In the example the list of columns are colored in orange. We see 5 columns, id, gender and age belonging to the users table, and id and name belonging to the organizations table. The "as" statements that follow each column are called aliases. We're able to rename the columns that we are returning to anything we want. It is a good habit to set aliases since you'll often want to standardize the naming conventions of your columns.
The 3rd part of the query is to tell the database from which table to fetch the data. In our example it is the users table. But hold on, we also requested columns from the organizations table so how does this work?
The reason we were able to bring columns from 2 tables was because we did a join. Notice the section in black. This part of the query tells the database to join two columns so that data from the second table can be included.
Joining tables is very common and one of the more complex aspects of SQL.
The last part of the query is our "WHERE" clause. The "WHERE" clause is used to filter out data we don't want. In our example we are telling the database to return users which are not deleted (is_deleted = 0).
Note how I wrote the example query. Do you see how I capitalized the main commands and spaced out the query in an organized way? As an analyst you should start writing SQL in a clean and organized manner from day 1. This will help you get into the habit. Try and QA a 40 line query which is written in an unorganized manner and you'll understand why I've made this suggestion.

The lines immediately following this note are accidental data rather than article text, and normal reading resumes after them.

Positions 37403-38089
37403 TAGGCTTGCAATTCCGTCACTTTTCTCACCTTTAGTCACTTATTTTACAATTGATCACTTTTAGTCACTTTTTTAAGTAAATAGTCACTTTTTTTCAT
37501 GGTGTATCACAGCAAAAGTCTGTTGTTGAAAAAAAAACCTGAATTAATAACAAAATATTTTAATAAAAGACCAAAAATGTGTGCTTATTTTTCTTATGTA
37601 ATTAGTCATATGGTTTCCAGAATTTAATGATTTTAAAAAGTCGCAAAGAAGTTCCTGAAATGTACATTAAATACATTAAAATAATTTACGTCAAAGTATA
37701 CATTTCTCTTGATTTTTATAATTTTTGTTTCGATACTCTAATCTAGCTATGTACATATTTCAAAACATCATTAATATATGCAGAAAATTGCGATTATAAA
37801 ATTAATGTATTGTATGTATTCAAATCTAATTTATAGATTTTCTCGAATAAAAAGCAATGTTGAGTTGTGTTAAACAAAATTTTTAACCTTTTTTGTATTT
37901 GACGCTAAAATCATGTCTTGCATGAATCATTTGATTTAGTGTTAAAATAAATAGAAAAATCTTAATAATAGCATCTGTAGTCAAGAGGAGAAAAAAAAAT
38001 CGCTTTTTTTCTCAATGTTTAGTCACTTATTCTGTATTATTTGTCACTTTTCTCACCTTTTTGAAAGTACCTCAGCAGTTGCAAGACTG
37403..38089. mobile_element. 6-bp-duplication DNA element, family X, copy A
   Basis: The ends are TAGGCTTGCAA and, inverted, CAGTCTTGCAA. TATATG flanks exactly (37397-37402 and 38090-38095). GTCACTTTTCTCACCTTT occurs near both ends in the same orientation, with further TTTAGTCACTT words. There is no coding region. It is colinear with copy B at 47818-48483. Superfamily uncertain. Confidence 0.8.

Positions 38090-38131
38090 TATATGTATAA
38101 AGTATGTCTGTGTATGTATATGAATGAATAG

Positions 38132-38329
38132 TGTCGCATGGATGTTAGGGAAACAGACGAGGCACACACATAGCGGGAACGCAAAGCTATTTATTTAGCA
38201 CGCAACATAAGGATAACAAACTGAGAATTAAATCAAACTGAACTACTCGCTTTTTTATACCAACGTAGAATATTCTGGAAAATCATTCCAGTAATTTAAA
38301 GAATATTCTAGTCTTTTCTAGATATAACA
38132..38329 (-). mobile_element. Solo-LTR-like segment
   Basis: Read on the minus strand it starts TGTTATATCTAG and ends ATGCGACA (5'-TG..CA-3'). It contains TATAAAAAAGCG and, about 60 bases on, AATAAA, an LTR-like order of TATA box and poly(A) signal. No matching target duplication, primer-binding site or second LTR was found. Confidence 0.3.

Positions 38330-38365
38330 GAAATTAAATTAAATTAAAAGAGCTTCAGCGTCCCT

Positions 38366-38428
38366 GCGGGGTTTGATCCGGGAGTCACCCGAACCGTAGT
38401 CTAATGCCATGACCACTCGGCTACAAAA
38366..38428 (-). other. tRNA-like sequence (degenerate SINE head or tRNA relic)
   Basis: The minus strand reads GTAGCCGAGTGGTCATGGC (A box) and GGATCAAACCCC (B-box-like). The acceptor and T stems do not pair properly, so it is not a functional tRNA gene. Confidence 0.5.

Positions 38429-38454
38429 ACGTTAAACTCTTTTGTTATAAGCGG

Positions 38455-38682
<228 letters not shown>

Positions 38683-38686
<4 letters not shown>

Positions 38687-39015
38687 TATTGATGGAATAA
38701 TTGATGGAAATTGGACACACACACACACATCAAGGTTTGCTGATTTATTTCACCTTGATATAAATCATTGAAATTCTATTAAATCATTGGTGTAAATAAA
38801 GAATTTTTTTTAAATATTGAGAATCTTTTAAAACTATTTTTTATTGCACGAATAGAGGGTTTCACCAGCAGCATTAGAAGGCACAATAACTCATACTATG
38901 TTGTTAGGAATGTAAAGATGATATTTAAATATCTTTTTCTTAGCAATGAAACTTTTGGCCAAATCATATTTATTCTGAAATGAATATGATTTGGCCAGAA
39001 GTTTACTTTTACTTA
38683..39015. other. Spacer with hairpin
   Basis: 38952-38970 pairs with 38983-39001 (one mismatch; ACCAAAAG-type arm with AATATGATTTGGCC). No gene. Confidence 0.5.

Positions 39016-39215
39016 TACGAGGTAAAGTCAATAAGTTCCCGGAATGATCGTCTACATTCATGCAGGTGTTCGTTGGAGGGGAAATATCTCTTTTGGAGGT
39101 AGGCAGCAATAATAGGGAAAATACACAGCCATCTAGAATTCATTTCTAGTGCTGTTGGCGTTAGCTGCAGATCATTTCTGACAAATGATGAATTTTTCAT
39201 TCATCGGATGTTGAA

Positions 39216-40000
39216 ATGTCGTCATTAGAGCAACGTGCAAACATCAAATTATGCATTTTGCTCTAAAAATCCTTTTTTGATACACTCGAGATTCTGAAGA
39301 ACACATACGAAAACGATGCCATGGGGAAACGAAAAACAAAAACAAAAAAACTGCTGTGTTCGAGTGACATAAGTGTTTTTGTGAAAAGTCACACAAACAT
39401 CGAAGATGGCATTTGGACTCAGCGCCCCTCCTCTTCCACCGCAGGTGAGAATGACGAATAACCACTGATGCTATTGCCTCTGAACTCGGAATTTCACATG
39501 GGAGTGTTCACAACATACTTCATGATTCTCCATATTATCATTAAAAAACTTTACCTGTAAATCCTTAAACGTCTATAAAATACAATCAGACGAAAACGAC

How do I fetch all the data from a table in SQL?
To fetch all data from a table in SQL you simply need to use the asterisk operator (*). An example of such a query can be seen below.
What else can be done with an SQL query?
SQL is a powerful, popular language with a lot of advanced functionality. The example above simply pulls data as is from two tables but SQL can be used to manipulate your data before the output is returned.
Lets say that instead of returning a list of users, I wanted to count the number of users belonging to each organization? In this case I'd add the group by and count functions to my query.
Below is a list of the most frequently used SQL functions:
Where can I learn SQL online?
There are a number of ways you can learn SQL online. Below are a list of my favorite resources.
- W3schools [Free]
- Online Course - The Complete SQL Bootcamp [Paid]
- Online Course - Master SQL For Data Science [Paid]
- Online Course - SQL for data science [Paid]
- Online Course - Learn SQL by Codecademy [Free]
- Online Course - Intro to SQL: Querying and managing data by Khan Academy [Free]
- SQL Cheat Sheet [Free]
YouTube Resources on SQL
Below are some of the best YouTube resources I found on SQL.
- SQL - Full course for beginners
- Learn Basic SQL in 10 Minutes
- Learn SQL in 1 Hour - SQL Basics for Beginners
Thanks for reading.